Area Scouts earn badge at Connellsville airport
A Boy Scout can earn more than 130 merit badges, covering everything from pottery to archery.
A large group of approximately 20 worked together on a recent Tuesday at the Joseph A. Hardy/Connellsville Airport in Dunbar Township to earn their aviation merit badge.
The Scouts spent the morning and part of the afternoon learning about aviation, while hearing about potential jobs in the field.
“We have about 20 Scouts from all over here today,” badge instructor and Connellsville Flying Club member Dan Schiffbauer said of the group from the Old Trails District.
“They are from all over the county (Fayette) and also from Westmoreland County.”
The event, held in honor of National Aviation Day, has been offered at the airport for the past several years. Schiffbauer said it's a big draw for the local Scouts.
“I keep the group to 20 and it fills up,” Schiffbauer said. “Last year we had two classes because the interest was so high.”
The Scouts started the day with a presentation on the background and history of aviation that also included films of different types of engines and planes.
“I was really interested to come here today because my brother is an airplane mechanic,” 10-year-old Seth Durst of Troop 150, Scottdale, said.
The Scouts also were taken to the STAT MedEvac building and helicopter pad at the airport and listened to a presentation there.
Pilots for STAT MedEvac must have a minimum of 2,000 hours of flight time to become part of the unit. They reportedly answer a little over 700 flight calls a year.
“We are a unique branch here and we get to see a lot of unique bases,” flight paramedic Bob Haddad said.
In addition, the Scouts learned the mechanics of an airplane and careers in that field.
“Being a mechanic is a great way to get involved with aviation if you aren't interested in flying a plane,” Schiffbauer said.
For those interested, Scouts were given a ride in the clouds at the end of the day.
Mark Skoric, certified flight instructor, told the group that becoming a licensed pilot or even just enjoying the experience of learning to fly are not as far out of reach as most people think.
“People don't realize that there is no age restriction on taking lessons,” Skoric said. “You can be 5 years old, and if you can see out, you can take a lesson. As long as you're with an instructor, you can learn to fly.”
Marilyn Forbes is a contributing writer.
Show commenting policy
TribLive commenting policy
You are solely responsible for your comments and by using TribLive.com you agree to our Terms of Service.
We moderate comments. Our goal is to provide substantive commentary for a general readership. By screening submissions, we provide a space where readers can share intelligent and informed commentary that enhances the quality of our news and information.
While most comments will be posted if they are on-topic and not abusive, moderating decisions are subjective. We will make them as carefully and consistently as we can. Because of the volume of reader comments, we cannot review individual moderation decisions with readers.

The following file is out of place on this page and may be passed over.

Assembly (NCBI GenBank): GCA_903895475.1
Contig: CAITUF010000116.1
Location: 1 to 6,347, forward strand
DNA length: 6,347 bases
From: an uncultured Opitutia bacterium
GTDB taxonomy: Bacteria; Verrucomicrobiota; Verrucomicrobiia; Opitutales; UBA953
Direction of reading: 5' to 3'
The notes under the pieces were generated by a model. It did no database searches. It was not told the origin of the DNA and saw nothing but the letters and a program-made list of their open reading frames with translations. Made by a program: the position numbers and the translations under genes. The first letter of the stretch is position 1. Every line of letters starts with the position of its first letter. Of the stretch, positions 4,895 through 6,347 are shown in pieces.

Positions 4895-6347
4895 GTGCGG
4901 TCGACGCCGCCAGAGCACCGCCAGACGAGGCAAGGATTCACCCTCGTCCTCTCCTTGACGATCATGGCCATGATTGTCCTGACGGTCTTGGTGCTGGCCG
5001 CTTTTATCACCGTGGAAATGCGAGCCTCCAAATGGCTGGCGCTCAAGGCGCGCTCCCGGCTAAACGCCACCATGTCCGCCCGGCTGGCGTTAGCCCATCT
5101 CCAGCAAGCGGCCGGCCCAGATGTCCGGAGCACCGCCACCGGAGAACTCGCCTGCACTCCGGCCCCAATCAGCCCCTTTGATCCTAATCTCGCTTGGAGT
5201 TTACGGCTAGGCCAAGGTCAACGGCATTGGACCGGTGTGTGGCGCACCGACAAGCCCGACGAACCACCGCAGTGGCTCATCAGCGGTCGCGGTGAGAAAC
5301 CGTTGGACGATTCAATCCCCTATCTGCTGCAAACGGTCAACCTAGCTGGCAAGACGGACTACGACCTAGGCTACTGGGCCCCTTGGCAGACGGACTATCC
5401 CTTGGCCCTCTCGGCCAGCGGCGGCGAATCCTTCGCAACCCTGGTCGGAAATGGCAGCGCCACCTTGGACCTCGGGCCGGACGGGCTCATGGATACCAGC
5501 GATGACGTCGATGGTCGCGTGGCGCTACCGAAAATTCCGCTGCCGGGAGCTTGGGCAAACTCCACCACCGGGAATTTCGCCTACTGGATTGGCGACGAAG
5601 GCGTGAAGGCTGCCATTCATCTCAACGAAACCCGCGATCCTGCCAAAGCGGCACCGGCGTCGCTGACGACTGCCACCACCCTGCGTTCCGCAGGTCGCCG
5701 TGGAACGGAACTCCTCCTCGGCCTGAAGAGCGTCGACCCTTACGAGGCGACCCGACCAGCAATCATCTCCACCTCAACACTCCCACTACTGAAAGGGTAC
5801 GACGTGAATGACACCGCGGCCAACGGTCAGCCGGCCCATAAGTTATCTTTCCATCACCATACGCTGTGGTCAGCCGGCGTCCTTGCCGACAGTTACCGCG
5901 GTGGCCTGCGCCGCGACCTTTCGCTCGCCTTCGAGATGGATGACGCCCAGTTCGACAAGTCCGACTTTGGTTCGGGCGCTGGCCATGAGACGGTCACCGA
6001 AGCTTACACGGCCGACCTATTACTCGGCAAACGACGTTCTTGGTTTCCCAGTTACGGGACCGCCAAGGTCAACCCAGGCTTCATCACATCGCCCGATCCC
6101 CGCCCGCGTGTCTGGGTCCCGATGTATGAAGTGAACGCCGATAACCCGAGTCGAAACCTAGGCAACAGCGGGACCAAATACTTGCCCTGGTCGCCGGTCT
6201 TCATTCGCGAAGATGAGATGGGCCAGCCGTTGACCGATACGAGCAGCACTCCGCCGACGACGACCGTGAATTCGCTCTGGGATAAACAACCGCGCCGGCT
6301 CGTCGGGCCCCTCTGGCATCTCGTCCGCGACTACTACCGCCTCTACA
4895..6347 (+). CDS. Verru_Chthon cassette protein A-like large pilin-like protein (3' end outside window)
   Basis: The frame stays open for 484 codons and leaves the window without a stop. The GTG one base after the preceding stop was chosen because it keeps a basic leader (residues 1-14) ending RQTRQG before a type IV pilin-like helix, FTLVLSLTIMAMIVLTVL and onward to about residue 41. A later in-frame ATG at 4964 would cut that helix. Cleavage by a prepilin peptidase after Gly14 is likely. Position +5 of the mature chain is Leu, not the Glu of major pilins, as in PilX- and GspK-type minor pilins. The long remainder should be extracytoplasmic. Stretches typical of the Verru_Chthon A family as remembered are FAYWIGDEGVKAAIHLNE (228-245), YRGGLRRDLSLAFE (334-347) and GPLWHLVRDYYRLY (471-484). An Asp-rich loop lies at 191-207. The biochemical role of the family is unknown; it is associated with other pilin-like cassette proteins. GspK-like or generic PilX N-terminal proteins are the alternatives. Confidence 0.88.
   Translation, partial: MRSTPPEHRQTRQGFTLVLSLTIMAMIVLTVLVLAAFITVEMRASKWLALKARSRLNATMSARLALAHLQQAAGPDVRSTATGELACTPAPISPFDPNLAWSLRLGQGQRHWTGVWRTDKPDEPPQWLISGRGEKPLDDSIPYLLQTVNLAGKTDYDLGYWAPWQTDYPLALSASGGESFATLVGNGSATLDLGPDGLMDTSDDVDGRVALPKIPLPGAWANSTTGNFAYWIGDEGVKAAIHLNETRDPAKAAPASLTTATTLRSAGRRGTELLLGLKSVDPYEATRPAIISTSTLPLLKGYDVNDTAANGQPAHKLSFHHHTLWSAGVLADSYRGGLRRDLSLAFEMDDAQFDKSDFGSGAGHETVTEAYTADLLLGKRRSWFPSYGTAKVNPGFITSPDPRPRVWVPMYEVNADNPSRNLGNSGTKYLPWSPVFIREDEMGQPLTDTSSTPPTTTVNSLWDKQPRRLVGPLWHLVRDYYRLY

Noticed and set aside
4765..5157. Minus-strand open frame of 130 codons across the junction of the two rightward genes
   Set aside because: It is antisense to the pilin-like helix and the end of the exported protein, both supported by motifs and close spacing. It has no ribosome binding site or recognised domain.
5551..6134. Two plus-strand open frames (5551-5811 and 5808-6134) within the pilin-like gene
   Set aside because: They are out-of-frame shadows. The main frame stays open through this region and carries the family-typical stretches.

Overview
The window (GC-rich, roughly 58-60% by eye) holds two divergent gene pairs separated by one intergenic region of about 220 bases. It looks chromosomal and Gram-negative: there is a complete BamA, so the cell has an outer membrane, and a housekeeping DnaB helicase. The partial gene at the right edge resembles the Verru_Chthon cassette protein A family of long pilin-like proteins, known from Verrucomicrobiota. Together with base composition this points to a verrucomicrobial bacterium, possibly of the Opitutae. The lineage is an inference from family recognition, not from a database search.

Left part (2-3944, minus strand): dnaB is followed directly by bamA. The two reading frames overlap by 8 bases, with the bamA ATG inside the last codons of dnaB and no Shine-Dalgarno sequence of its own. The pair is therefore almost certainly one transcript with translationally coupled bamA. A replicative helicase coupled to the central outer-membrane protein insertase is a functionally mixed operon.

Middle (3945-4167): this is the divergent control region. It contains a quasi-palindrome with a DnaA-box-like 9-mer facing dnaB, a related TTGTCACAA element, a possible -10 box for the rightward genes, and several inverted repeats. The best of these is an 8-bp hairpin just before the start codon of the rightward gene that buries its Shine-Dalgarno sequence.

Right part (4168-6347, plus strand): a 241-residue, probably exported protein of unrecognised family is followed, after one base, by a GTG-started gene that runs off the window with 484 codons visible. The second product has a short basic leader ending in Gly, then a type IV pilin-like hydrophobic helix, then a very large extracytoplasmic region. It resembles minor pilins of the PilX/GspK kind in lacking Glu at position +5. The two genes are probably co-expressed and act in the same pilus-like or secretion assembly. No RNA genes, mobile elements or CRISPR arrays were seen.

We value thoughtful comments representing a range of views that make their point quickly and politely. We make an effort to protect discussions from repeated comments either by the same reader or different readers.
We follow the same standards for taste as the daily newspaper. A few things we won't tolerate: personal attacks, obscenity, vulgarity, profanity (including expletives and letters followed by dashes), commercial promotion, impersonations, incoherence, proselytizing and SHOUTING. Don't include URLs to Web sites.
We do not edit comments. They are either approved or deleted. We reserve the right to edit a comment that is quoted or excerpted in an article. In this case, we may fix spelling and punctuation.
We welcome strong opinions and criticism of our work, but we don't want comments to become bogged down with discussions of our policies and we will moderate accordingly.
We appreciate it when readers and people quoted in articles or blog posts point out errors of fact or emphasis and will investigate all assertions. But these suggestions should be sent via e-mail. To avoid distracting other readers, we won't publish comments that suggest a correction. Instead, corrections will be made in a blog post or in an article.
- Addision man killed in Route 40 collision
- Mother of Fayette County killer wants to testify in closed courtroom
- Fayette Children and Youth Services to expand offices
- Woman accused of stabbing man at Fayette housing complex
- Additional charges filed in Connellsville vandalism case
- Uniontown homicide suspect says high blood sugar level should negate statements to police
- Fayette Relay for Life moves to Uniontown church
- Acme teen excited to experience fair as queen
- Dawson Grange Community Fair stands out by staying free to attend
- Belle Vernon Eagle Scout project draws praise
- Fayette County doctor expects to go to prison in prescription scheme